Ancient Transatlantic Misadventure

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Around forty million years ago, a rather large group of Old World monkeys were out foraging for mangroves off the coast of Africa. Then, a violent storm came and suddenly dislodged a huge portion of the vegetation, taking them along with it. As a consequence of this, they were dragged out to sea from the mouth of the Niger River, and the small marmoset-like animals were set adrift. So, they quickly lost sight of land, and feelings of desperation set in.

Fortunately for those cute little simian rascals, at the time of their departure the Isthmus of Panama had not yet formed, and the climate was much different than it is now. This had a significant impact on the ocean currents then, making them far more favorable to the bewildered migrants, although they had no way of knowing it. However, the Atlantic was still only about two-thirds the width that it is now, so the monkeys didn’t have nearly as far to go to get where they needed to be.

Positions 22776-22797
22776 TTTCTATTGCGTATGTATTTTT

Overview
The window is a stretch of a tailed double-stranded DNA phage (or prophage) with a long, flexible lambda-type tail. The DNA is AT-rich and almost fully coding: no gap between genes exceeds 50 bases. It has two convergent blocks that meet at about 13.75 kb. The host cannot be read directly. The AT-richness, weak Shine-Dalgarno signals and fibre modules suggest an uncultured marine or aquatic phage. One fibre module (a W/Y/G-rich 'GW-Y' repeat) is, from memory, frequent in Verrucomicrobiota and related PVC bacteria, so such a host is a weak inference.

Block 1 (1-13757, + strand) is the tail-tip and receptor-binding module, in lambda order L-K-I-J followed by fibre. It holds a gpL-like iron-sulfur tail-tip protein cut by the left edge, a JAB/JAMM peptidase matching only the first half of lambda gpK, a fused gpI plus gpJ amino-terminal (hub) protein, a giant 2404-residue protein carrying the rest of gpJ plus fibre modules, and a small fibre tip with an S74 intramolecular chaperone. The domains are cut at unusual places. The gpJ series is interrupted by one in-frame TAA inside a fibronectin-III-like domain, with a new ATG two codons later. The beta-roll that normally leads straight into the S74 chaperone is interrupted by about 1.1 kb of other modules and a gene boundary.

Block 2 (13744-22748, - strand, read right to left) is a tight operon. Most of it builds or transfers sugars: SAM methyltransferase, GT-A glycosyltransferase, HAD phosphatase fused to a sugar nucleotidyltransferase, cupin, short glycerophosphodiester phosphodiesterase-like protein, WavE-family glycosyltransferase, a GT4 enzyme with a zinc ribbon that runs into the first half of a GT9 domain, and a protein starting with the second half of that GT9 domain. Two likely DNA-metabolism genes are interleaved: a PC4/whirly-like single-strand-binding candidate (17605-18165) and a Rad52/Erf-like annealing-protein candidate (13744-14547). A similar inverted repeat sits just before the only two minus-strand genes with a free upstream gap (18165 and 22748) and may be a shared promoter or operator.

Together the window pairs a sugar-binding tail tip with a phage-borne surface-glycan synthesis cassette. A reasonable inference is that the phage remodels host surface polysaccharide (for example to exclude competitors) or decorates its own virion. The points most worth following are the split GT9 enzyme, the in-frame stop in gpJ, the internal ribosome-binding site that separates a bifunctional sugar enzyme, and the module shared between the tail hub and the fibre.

Regardless, as the prehistoric primates drifted along for weeks on end, the isolated group of potential breeding pairs gradually died off more and more. As they battled against dehydration, starvation, and lethal sun exposure, it became increasingly more unlikely that the monkeys would ever make it to land in time for any of them to actually survive. Nonetheless, against all odds, the rafting event finally resulted in a successful oceanic dispersion. The brittle storm-tossed watercraft ultimately washed ashore, after successfully ferrying those soggy pioneers hundreds of miles across the globe.

So, having made it to the lush Amazon Basin all the way form the Gulf of Guinea, the New World monkeys evolved into multiple different forms and spread as far north as the Caribbean and as far south as Patagonia. As a result of their death-defying journey form one continent to another, there are now more than a hundred different primate species native to the Americas, including woolly monkeys, night monkeys, spider monkeys, howler monkeys, squirrel monkeys and so much more. What a bizarre transatlantic misadventure they must have had.

An Autodidact Polymath

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